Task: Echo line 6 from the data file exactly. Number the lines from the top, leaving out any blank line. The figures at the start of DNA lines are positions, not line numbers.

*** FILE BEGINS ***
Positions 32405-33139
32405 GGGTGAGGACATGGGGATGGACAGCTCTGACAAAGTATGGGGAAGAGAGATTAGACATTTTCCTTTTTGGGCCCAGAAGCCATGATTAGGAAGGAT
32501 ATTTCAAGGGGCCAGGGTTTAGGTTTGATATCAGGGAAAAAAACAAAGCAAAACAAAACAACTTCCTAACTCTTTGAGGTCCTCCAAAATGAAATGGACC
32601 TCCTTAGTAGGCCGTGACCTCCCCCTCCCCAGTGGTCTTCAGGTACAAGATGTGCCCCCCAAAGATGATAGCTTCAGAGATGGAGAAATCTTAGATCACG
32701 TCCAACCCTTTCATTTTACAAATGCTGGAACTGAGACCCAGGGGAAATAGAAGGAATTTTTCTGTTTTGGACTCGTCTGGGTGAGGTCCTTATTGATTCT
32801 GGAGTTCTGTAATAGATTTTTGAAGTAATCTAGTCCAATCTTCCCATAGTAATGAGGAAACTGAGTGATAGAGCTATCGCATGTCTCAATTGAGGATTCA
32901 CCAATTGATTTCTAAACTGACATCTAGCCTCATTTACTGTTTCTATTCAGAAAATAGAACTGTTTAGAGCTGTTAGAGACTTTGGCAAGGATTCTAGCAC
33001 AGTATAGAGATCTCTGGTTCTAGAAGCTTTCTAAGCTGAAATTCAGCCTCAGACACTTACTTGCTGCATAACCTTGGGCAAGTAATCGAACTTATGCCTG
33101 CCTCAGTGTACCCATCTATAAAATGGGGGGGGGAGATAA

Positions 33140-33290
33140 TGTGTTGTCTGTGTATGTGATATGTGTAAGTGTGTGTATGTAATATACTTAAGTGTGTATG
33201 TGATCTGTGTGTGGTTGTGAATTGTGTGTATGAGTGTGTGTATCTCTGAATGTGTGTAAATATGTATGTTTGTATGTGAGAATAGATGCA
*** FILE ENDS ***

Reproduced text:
32801 GGAGTTCTGTAATAGATTTTTGAAGTAATCTAGTCCAATCTTCCCATAGTAATGAGGAAACTGAGTGATAGAGCTATCGCATGTCTCAATTGAGGATTCA